Tax repeal would create inequities among counties
Looking at the possible passage of a constitutional amendment abolishing the property tax, legislators have already started considering methods for getting around the consequences of such precipitous action. The proposed amendment will appear on the June ballot in 2012.
One proposal discussed by legislators was the creation of special assessment districts by local governments to replace the general property tax. A careful look at the language of the proposed amendment suggests that alternative fundraising may not be an option.
The measure mandates the Legislature to replace the lost local government revenue by increasing taxes on sales, corporate and personal income, oil, gas, coal extraction, insurance premiums, alcohol, lottery and financial institutions. Then it must develop a formula to “fully and properly fund the legally imposed obligations” of local government with the receipts from these taxes.
The implication here is that local governments will be repaid in full for lost property tax revenue. If that is the case, then this is not a tax reduction proposal. Instead, it is a mechanism to shift the tax burden for local government to different taxpayers.
The term “legally imposed obligations” is problematic because there is no explanation of the phrase. Let’s look at counties to dissect the need for a definition.
According to Marcy Dickerson, Director of the Property Tax Division in the North Dakota Tax Department, county governments have been given 68 mill levy authorizations by the Legislature. (A mill levy authorization is permission to levy a number of mills for some specific county function.)
Among these authorizations are levies for county roads, fairs, veterans services, human services, weed control, library, parks, and on up to the total of 68 options. Through the years, different counties have put together their own variety of services, many in response to citizen demands.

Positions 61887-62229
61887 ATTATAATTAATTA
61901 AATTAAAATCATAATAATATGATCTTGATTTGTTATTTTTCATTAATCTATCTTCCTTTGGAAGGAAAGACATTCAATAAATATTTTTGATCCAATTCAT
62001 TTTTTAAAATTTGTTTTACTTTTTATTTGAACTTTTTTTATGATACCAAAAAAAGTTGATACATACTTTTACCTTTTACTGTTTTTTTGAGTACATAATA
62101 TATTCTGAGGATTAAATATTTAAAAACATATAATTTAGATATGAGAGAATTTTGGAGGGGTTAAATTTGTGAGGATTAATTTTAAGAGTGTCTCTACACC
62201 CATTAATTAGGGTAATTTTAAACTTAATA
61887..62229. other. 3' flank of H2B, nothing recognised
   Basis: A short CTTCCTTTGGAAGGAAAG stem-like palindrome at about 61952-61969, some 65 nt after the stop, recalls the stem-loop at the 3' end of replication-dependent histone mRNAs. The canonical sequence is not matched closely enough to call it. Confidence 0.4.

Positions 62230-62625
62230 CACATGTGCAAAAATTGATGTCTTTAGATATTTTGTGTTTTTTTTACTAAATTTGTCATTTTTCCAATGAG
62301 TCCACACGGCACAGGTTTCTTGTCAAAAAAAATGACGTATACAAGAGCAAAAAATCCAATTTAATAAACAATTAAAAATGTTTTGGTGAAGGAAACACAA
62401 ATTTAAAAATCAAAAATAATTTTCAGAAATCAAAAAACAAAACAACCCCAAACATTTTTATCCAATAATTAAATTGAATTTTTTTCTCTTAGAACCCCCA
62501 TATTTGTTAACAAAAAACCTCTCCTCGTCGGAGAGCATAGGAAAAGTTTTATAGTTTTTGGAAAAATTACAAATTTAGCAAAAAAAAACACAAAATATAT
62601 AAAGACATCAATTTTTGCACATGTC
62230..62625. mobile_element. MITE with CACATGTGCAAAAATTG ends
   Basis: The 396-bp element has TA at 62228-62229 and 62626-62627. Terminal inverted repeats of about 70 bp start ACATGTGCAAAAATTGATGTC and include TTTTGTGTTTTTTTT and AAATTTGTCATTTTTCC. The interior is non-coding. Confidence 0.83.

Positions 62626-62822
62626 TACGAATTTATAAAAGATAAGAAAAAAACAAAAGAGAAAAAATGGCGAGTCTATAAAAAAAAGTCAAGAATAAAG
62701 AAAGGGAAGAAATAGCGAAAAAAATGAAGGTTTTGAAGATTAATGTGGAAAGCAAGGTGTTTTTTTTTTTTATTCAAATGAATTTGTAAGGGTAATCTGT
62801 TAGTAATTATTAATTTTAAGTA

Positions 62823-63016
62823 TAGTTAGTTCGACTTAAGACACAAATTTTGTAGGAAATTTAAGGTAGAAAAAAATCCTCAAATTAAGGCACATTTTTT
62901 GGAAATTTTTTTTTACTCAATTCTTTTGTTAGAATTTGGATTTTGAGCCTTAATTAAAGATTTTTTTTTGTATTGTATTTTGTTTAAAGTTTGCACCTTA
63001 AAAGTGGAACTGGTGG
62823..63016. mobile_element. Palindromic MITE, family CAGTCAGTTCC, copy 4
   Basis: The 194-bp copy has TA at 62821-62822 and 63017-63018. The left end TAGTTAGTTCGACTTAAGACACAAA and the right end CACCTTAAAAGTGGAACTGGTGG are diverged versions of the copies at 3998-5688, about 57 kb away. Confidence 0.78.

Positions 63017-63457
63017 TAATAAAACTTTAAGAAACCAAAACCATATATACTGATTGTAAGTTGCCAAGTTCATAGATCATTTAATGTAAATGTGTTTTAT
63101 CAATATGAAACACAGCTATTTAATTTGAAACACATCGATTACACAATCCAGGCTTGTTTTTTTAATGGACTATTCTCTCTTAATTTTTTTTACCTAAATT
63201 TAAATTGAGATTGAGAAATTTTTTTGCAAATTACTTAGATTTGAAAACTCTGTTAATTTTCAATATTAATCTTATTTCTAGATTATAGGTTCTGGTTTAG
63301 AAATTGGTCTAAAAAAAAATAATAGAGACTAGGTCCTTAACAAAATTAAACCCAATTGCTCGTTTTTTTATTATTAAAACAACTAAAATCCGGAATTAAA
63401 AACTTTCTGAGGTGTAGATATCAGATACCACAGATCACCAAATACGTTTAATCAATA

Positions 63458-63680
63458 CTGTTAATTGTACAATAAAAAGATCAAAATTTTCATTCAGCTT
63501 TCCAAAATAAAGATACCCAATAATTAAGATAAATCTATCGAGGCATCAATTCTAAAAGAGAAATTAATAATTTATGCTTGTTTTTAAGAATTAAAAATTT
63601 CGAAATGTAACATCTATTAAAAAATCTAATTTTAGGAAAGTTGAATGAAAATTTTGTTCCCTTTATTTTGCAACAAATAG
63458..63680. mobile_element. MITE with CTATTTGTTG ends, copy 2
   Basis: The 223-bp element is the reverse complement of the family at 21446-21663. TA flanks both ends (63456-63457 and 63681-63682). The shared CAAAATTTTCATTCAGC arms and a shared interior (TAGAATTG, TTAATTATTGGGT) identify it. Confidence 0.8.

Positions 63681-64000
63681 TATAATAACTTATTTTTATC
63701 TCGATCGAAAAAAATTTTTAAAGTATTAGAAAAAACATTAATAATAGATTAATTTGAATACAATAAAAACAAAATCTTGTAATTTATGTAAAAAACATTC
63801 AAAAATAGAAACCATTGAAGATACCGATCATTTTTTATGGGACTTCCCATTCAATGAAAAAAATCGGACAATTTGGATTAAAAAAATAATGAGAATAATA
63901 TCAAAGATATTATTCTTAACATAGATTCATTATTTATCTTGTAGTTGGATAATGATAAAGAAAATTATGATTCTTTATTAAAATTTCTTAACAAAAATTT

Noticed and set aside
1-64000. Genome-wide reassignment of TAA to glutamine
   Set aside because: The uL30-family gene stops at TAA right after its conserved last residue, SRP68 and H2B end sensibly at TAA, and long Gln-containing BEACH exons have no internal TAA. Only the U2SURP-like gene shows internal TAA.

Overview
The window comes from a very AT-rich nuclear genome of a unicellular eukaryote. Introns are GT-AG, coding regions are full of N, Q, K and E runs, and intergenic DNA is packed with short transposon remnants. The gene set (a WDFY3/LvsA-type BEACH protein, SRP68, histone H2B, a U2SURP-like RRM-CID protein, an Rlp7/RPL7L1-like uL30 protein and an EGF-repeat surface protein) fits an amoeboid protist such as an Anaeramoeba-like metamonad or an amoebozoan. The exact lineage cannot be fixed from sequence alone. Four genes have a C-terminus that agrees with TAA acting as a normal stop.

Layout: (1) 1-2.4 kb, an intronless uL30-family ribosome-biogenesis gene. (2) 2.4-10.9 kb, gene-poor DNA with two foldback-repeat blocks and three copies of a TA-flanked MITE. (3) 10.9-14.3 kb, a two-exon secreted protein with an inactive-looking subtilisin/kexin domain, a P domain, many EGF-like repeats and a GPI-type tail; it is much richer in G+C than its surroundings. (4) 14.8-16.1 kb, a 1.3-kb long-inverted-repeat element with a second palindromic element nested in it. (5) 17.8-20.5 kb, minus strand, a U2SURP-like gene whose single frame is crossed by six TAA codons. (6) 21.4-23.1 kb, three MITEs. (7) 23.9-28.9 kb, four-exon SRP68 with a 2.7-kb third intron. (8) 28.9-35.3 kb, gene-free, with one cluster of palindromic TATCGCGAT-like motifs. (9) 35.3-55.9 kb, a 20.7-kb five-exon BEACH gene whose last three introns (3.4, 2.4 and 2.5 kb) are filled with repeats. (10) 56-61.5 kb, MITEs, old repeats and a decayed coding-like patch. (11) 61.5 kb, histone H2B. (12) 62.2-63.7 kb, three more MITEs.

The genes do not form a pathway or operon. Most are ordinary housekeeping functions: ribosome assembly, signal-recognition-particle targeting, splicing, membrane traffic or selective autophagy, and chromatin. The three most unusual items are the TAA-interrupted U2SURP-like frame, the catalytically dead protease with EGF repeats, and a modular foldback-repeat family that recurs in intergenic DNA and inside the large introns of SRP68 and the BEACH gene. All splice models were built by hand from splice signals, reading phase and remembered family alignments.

Forty-five counties levy for correctional centers; eight do not. Forty-six counties levy for historical activities; seven do not. Twenty-eight counties levy for fairs; 25 do not.Twenty counties levy for emergency medical services; 33 do not. These examples underscore options now being used for most services. Even in counties levying for similar purposes, the mill rates will vary for that function.
Because counties have tailored their services to meet local needs, the mill rates from county to county vary considerably. Last year, three counties levied less than 75 mills; 13 levied between 76 and 100 mills; 12 levied between 101 and 125 mills; 21 levied between 126 and 150, and four levied over 150 mills. So the tax burden varies widely from county to county, partly due to the unique programming in each county.
Since the proposed constitutional measure orders the Legislature to repay counties in full for the loss of their property taxes, state-collected taxes will be paying for services in some counties that will not be available in other counties. To further complicate the situation, levies are changed, added or cancelled with each annual budget. The varying mill rates indicate that some counties will be well-rewarded while others will get short shrift in the change.
These variations are the result of local decisions made by county voters and/or county commissions. Since these levies are optional, will any or all of these optional county expenditures be considered “legally imposed” obligations as directed by the proposed amendment?
Changing the tax structure from one of local options to one controlled by the state will limit local flexibility and create new inequities among counties in the provision of services.
Omdahl is a UND professor emeritus in political science and a former lieutenant governor of North Dakota.
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